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Constitution put to test during martial law

Published on Mar 14, 2024

Ukrainian article of the week published in the 22nd edition of the "What about Ukraine" newsletter on March 14th, 2024. The article was written by Anna Steshenko and Sonya Koshkina for LB.ua and was translated for n-ost by Tetiana Evloeva.

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Ukrainian law currently prohibits the country from holding any elections while martial law is in place. This issue is creating discussion as we near 31 March 2024, exactly five years since the last presidential election.

However, the Ukrainian Constitution doesn’t provide a clear definition of the continuity of power during martial law.

Some legal minds have argued that it might be advisable for members of the Ukrainian Parliament to draft a submission to the Constitutional Court of Ukraine (CCU) so the Court can provide the official interpretation of the articles in question.

While Russian spin doctors are playing on this topic on the eve of Putin’s mock election at the end of this week, it was further hyped by news published by ZN.ua that the President’s Office had allegedly drafted such a submission for the Constitutional Court of Ukraine (CCU) regarding the mandate of the Head of the State. There may be a possibility that the document will be submitted on behalf of MPs from Volodomyr Zelensky’s Servant of the People Party.

The ‘Servants’ themselves deny any participation in the process. However, they don’t reject the possibility altogether, saying that one of the governing party’s allies in parliament may initiate the submission. Those in opposition could also have enough signatures to submit such a document, such as resentful ‘ex-Servants’, including its former leader Dmytro Razumkov and his group of MPs.

The Ukrainian Parliament Commissioner for Human Rights (Ombudsman) Dmytro Lubinets is another potential actor with the right to a constitutional submission. But Lubinets declares that such action is unnecessary, as the legitimacy of both the Parliament and the President is not in doubt during this period of emergency.

Moreover, the Constitutional Court itself is in limbo. In late May the Court might find itself on the verge of only having a skeleton staff of judges to make a quorum.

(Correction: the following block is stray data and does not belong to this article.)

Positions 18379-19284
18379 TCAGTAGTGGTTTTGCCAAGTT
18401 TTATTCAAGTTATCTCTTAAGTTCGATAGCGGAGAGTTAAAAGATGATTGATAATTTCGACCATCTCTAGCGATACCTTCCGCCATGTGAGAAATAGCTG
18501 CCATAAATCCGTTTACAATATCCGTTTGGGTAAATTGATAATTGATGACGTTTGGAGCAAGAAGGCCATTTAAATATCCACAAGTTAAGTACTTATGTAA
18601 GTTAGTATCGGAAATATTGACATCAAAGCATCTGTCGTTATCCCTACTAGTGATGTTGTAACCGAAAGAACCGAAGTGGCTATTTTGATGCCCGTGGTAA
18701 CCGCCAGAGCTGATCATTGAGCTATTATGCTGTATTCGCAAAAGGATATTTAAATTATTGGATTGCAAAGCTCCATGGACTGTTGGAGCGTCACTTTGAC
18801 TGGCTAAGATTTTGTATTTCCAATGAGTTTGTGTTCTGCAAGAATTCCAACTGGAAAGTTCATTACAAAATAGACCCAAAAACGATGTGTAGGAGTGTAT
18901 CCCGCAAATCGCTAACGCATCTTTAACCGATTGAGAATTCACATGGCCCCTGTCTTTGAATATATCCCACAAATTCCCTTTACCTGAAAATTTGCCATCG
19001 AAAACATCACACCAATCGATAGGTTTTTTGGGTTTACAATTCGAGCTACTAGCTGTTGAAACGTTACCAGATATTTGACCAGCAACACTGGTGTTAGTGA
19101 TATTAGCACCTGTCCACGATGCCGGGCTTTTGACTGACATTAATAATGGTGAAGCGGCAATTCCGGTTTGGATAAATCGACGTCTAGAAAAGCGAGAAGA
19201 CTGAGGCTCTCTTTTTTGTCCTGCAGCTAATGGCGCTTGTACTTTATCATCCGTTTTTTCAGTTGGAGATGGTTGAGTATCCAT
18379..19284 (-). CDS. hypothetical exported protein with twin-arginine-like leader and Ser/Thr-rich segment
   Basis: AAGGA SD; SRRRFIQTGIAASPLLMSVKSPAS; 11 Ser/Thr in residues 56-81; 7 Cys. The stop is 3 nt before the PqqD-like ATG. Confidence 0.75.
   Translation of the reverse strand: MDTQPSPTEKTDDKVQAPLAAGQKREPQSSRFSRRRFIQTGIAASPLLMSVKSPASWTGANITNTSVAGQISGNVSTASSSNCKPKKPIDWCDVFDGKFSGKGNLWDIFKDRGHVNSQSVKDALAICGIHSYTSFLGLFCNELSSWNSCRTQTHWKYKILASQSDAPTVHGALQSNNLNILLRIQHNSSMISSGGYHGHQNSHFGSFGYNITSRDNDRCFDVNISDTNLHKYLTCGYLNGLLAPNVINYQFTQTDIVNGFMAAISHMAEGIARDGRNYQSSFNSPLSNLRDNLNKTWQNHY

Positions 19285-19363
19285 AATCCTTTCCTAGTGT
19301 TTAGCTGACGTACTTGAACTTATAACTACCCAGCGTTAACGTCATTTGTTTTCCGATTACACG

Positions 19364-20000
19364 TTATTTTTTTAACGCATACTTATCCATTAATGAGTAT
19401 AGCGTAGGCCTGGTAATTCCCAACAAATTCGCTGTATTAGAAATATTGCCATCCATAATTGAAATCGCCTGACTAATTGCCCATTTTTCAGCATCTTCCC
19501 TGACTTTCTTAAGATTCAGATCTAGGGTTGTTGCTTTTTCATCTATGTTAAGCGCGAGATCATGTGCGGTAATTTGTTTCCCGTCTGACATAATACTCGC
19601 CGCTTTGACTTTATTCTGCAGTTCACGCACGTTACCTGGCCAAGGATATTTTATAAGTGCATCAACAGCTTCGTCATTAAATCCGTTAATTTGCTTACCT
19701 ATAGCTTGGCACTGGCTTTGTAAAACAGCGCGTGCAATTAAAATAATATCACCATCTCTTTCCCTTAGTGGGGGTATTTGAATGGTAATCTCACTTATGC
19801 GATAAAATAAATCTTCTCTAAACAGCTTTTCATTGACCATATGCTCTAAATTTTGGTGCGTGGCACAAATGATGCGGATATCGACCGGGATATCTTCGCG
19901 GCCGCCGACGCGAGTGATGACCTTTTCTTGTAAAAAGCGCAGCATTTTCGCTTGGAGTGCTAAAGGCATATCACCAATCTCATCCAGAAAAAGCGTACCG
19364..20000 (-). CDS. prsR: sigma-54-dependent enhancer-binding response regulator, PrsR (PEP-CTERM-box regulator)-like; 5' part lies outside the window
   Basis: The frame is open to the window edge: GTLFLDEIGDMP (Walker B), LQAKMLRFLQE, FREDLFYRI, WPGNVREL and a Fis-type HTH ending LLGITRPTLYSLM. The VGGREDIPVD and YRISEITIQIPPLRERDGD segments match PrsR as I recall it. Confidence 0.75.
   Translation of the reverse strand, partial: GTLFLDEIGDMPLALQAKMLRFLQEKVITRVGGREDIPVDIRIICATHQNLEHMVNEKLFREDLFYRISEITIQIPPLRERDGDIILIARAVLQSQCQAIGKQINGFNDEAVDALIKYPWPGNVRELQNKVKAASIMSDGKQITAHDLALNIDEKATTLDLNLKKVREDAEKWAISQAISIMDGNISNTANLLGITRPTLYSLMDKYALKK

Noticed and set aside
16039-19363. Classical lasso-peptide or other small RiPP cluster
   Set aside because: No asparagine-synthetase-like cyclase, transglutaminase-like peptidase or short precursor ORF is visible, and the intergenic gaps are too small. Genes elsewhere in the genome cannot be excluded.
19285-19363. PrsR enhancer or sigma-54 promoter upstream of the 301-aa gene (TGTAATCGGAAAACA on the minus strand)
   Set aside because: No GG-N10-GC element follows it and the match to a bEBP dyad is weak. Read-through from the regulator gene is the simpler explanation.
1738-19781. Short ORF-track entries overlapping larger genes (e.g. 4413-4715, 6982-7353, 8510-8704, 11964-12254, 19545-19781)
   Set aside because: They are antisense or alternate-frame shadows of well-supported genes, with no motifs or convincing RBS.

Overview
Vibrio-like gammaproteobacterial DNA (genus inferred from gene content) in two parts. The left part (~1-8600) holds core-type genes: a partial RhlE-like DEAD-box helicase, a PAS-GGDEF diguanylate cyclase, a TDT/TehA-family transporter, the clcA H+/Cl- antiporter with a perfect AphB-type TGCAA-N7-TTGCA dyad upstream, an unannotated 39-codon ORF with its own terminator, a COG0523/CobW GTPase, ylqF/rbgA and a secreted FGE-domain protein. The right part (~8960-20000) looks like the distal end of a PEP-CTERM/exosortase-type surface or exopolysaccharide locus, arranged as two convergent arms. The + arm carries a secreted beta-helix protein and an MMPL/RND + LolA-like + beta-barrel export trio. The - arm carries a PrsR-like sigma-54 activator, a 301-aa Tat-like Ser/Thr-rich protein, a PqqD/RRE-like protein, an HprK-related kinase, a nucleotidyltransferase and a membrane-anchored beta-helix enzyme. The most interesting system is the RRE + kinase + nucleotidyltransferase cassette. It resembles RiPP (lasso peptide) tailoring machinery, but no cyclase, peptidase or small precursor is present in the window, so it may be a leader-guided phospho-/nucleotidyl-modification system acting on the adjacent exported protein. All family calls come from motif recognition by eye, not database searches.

What is going on? Will there be a submission? And will Ukraine have a full-blooded Constitutional Court?

LB.ua. tries to figure this out.

20 May 2024 will mark the end of the five years of President Volodymyr Zelensky in office, as defined by the Constitution. If it wasn’t for the full-scale war, the country would be electing a President on the last Sunday of the month, the 31 March.

However, Article 19 of the Law of Ukraine ‘On the legal regime of martial law’ stipulates that parliamentary, presidential and local elections are all prohibited under martial law.

At the same time, Article 83 of the Constitution clearly stipulates that “If the term of powers of the Verkhovna Rada [Parliament] of Ukraine expires while martial law or a state of emergency is in effect, its powers shall be extended until the day of the first meeting of the first session of the Verkhovna Rada of Ukraine elected after the cancellation of martial law or the state of emergency.”

However, the Constitution lacks clear instructions should the President’s powers expire while martial law is in effect. There’s only Article 108 stressing that “The President of Ukraine shall exercise his powers until the assumption of office by the newly elected President of Ukraine.”

Early termination can result from one of the following four causes:

1) resignation

2) inability to exercise their powers for medical reasons

3) removal from office by impeachment

4) death

And, according to the Constitution's Article 112, in the event of early termination of the Powers of the President, the Chairman of the Verkhovna Rada of Ukraine will assume the duties of head of state.